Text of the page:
Boone died Sunday, Sept. 3, at the age of 48 due to cancer-related complications, the station announced Tuesday, Sept. 5.
“For 21 years, Ruschell was a member of our staff, as well as a friend and mentor to many.”
A native of Kingston, Jamaica, Boone immigrated to the Bronx with her family when she was 11 years old.
The Emmy award-winning journalist joined NY1 in 2002 as a Queens reporter after discovering a passion for journalism while pursuing an accounting degree at Baruch College in Manhattan.
It was there where a counselor nearly talked her out of a reporting career, telling the aspiring journalist that she didn't "fit the mold" of a TV reporter, Boone told Amsterdam News.
"In that awful moment, it really set me up for life in this business. That was the first time I really realized how harsh people can be," she told the outlet.
"I think it really motivated me, when she did that I turned around and said ‘You know what? I’m just going to do this on my own.’"
During her career at NY1, Boone covered neighborhood controversies and police misconduct cases, as well as the events of Hurricane Sandy.
"Ruschell was all over Queens, pounding the pavement and following up, no story too big or too small," the station said.
She also covered the 2016 pressure cooker bombing in Manhattan and that year’s presidential election, and was with New York Rep. Alexandria Ocasio-Cortez when the then-candidate found out she had won her seat live on television.
Throughout her career, Boone received numerous industry awards, including Best Spot News Reporting from the New York Association of Black Journalists, a New York Press Club Award for Best Feature Reporting, and a New York Emmy Award for her series “New York: Unfiltered.”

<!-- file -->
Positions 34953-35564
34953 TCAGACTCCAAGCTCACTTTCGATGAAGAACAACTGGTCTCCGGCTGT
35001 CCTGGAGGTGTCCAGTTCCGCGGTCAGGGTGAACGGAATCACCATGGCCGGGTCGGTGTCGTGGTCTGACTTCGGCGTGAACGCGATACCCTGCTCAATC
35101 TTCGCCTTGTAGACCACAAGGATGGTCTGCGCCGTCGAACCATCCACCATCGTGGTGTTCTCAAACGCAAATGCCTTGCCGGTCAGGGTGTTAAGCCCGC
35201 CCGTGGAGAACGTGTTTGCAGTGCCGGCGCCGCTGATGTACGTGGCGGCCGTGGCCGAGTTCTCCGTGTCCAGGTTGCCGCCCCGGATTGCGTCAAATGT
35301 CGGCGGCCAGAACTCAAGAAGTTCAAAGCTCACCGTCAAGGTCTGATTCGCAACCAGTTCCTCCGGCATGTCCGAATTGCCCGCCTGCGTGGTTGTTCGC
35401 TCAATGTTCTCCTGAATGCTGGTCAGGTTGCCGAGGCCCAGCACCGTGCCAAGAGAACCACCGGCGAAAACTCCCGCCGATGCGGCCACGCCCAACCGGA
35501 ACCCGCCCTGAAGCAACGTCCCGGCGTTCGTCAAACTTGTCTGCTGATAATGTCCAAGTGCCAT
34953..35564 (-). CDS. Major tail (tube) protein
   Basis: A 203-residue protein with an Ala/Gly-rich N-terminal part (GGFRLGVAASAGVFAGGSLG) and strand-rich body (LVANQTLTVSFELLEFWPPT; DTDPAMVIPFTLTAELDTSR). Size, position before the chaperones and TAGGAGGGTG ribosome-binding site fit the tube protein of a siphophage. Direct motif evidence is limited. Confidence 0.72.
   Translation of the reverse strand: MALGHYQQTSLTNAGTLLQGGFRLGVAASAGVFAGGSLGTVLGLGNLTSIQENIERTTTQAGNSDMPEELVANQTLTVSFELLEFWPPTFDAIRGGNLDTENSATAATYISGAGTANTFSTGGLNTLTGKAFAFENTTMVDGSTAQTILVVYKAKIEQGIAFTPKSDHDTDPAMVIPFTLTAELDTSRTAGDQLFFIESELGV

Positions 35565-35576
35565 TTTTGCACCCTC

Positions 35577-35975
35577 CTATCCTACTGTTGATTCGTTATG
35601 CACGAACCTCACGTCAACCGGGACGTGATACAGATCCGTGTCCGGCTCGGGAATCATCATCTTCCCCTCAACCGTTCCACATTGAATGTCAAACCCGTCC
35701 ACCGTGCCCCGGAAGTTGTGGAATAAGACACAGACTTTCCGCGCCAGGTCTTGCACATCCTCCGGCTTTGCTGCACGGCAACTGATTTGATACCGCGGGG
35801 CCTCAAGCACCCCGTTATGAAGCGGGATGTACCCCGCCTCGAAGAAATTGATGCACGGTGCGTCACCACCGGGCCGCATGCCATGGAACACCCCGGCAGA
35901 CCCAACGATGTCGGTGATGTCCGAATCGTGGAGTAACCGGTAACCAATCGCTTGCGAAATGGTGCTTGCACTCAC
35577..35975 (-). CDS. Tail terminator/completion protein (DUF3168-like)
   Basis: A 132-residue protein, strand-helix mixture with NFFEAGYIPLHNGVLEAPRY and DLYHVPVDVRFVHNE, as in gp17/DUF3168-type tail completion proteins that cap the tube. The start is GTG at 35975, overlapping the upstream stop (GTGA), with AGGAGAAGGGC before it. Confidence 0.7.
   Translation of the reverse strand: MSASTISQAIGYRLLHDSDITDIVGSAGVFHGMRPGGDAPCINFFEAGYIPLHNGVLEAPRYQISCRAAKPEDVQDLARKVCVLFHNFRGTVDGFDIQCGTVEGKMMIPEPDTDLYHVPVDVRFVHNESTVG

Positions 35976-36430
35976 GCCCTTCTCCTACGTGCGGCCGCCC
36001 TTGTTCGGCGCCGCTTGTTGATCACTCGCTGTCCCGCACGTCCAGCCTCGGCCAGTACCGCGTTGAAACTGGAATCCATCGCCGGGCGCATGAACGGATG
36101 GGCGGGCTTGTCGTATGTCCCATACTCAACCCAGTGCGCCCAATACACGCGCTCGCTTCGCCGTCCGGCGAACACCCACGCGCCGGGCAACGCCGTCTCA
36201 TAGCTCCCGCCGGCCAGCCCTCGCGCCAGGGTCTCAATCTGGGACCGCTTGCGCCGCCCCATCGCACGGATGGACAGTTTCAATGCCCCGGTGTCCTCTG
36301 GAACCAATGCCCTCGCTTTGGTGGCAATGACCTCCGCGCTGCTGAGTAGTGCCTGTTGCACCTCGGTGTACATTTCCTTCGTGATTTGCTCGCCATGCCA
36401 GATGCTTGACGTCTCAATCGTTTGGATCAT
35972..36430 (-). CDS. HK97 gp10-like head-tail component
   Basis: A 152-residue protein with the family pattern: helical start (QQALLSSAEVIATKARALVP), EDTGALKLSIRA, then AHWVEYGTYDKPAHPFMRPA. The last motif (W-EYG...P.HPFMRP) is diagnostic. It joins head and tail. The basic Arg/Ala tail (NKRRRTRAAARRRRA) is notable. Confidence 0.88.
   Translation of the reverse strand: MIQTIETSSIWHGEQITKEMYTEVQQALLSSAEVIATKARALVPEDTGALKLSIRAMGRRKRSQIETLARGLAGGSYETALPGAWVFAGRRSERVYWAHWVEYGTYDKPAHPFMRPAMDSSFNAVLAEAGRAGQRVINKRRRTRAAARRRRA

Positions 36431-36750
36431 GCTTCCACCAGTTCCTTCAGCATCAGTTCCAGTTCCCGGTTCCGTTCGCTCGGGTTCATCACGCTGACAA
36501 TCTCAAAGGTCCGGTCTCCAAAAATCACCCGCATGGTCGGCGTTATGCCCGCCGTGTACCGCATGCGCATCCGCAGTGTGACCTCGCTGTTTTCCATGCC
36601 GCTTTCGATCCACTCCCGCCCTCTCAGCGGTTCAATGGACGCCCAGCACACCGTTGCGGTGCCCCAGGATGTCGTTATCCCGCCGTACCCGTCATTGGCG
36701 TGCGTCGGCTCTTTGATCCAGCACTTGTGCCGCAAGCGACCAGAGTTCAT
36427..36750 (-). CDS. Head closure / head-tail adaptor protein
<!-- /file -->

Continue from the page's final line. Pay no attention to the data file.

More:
“Ruschell had a unique ability to connect with New Yorkers — through the screen and in person — in a way that made her feel like a trusted friend,” NY1 management said.
In July 2022, Boone revealed that she had been diagnosed with early-stage pancreatic cancer, a battle with which she was open about, providing viewers and social media followers regular updates along the way.
“Unfortunately, my cancer has metastasized in my liver and I am back in treatment,” she announced on Facebook in late July 2023, months after returning to the anchor desk.
“It’s been rough, but the chemo is working. Please continue to pray for me. Those prayers have carried me through some really difficult moments. I feel the love and I appreciate it. Thank you for always rooting for me.”
News of her death sparked an outpouring of tributes online, including from some big names in New York politics.
“Ruschell Boone was a legendary journalist who left an indelible impact on NYC,” said Rep. Alexandria Ocasio-Cortes. A major loss for NYC. She will be deeply missed.”
Gov. Kathy Hochul also paid tribute, saying that Boone was “a tenacious journalist, a voice for the voiceless, and embodied the spirit of New York City.”
Boone is survived by her husband of 18 years Todd, a former production technician at NY1, and their two sons.
“A mother, a wife, a daughter, a sister, a journalist, a Jamaican-American, a true New Yorker," the station said. "Ruschell leaves behind a rich and loving legacy for her family, her friends and her city."
Funeral services for Boone had not been made public as of Tuesday.
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